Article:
The pirate who tries to have a cat drink rum can instead offer some Meow Mix.

The jailed pirates trying to get a dog to give them the keys so they can escape say “grab his ears” and “hit him with a soup bone.”  Delete these lines before the SPCA claims animal cruelty.

Change the signage on all the rum barrels to read “root beer,” then sell Pirate Root Beer in the gift shops and restaurants.

Do away with the burning of the town.  Turn it into a 4th of July firework spectacular (another thing that can be used by the marketing department).

And the dunking of the town magistrate is an act of water torture.  Replace him with the executive who approved this idea.

Of all the amusement parks, Disneyland is the only one supervised by Walt Disney.  That is why it needs to be protected more than any other park.

What I don’t get is how come a made-up fantasy of pirates’ lives holding an auction of women in an amusement park ride (emphasis on “amuse”) is viewed so inappropriately, yet no one seems to complain of billboards advertising cartoon excrement in “The Emoji Movie,” an upcoming PG-13 movie geared towards children?

It’s a small (minded) world, after all.


Americans No Longer Know One Another

How many of you remember this TV jingle?


Hot Dogs…Armour Hot Dogs; What kind of kids eat Armour Hot Dogs?
Fat kids, skinny kids, kids who climb on rocks;
Tough kids, sissy kids; even kids with chicken pox;
Love hot dogs, Armour Hot Dogs; the dog kids love to bite


Written by Clay Warnick and entitled “The Dog Kids Love to Bite,” you would probably have to be at least 50 years old to recall this ditty.

Examining the lyrics, no way would this song pass muster (not mustard) in today’s times which includes fat shaming and gay shaming.   Shows you how different the era we live in.

Such a song captured a majority of Americans’ fancy, ingrained as part of their collective TV memory, something that would be challenging to do nowadays.

The water cooler effect, of people excited to share with their fellow co-workers about something that was on TV the previous night, united a group of unlike people.

“Did you see the game?  Did you hear what Carson said?  Who shot J.R.?” are echoes from the past, a past when the regular happenings in America were discussed among all people.

We may come from different heritages, but finding common ground made us Americans.

Such sharing is impossible today.   There is not much to bring us together.

People tailor-make their own lives, self-absorbed in watching what they want when they want to, selecting radio, TV, and internet fare that reflect only their views.  In effect, they are standing at the water cooler talking to themselves—no need to be part of the American experience.

In the 1960’s, there was the generation gap; today we have an identity gap.

Nearly 70 percent of Americans think that America’s identity is fading away based on a poll by the Associated Press and the NORC Center for Public Affairs Research.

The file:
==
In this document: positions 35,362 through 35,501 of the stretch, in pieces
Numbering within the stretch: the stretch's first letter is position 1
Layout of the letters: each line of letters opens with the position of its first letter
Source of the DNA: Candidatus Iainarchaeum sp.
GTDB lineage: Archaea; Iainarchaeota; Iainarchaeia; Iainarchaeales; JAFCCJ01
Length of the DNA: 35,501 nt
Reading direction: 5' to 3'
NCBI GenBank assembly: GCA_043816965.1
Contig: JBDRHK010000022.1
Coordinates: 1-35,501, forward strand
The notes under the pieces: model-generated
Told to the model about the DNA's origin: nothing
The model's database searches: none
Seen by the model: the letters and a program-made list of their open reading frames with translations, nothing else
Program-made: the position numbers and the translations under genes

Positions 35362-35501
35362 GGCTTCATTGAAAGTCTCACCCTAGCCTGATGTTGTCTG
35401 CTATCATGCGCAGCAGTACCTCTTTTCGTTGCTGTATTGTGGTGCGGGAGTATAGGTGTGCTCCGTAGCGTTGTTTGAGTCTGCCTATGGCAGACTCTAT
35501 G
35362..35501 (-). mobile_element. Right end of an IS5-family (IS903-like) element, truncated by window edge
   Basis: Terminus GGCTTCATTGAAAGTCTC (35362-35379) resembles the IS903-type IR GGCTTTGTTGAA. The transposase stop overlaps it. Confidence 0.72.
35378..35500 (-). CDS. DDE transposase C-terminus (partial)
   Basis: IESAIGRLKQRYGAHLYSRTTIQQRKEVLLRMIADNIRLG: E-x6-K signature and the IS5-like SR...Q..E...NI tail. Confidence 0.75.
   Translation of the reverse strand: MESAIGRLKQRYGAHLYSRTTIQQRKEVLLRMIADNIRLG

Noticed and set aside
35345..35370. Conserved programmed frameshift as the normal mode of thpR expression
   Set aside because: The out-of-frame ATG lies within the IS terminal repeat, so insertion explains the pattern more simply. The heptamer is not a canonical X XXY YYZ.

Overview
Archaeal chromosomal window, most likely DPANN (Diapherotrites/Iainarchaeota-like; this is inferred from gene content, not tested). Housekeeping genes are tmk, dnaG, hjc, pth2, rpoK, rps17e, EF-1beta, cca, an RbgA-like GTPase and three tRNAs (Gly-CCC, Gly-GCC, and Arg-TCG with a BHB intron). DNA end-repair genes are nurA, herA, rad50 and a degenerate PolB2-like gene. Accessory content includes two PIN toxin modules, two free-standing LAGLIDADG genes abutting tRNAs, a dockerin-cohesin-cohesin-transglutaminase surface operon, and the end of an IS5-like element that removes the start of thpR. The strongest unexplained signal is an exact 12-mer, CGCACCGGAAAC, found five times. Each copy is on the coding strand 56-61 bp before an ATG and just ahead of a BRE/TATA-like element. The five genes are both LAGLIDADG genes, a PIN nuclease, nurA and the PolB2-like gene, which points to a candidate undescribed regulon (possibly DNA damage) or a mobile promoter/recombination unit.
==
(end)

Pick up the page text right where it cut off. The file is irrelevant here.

Sure, the Pledge of Allegiance is still recited at schools though students can’t be forced to say it or stand for it.  But civics curriculum, learning the duties of citizenship, is no longer required.

Nearly half of all Americans say grace before a meal a few times a week based on a recent survey by the Washington Post-Kaiser Family Foundation, but the other half does not.

Multilingual ballots and product packaging enable immigrants to get by without knowing English.

And only one-third of citizens think that the USA is the best country in the world; that means two-thirds do not.

These are troubling numbers.

As the country has become more diverse, it has become more divided, proven with the past presidential election.   These fissures prevent us from forming common ground.

New York Times columnist David Brooks recently addressed the loss of identity related to race.

“We have to emphasize identities people have in common, [build] an empathetic relationship [so] people can learn one another’s racial experiences naturally.”

Brooks said that “rebinding the nation means finding shared identities.”

In other words, sharing experiences.

At least for the Fourth of July, we can all share a holiday weekend, eat hot dogs, and be reminded what happened 241 years ago that has brought us to this day.

That’s a beginning.


“The Godfather”: 45 Years Later

Just like a good book, a good movie deserves repeated examinations.   To commemorate the 45th anniversary of its release, “The Godfather” played in theaters last week and I went to see it again.

In 1972, I was too young to see the film when it premiered so it was a few years later when I saw it at a revival house.  However, I have strong memories of my older brother taking my father to see it because it was the last film my dad ever saw in a movie theater.  At the time, my parents rarely went to see new movies so it was exciting that my dad was seeing such an anticipated film based on Mario Puzo’s huge bestseller at the time.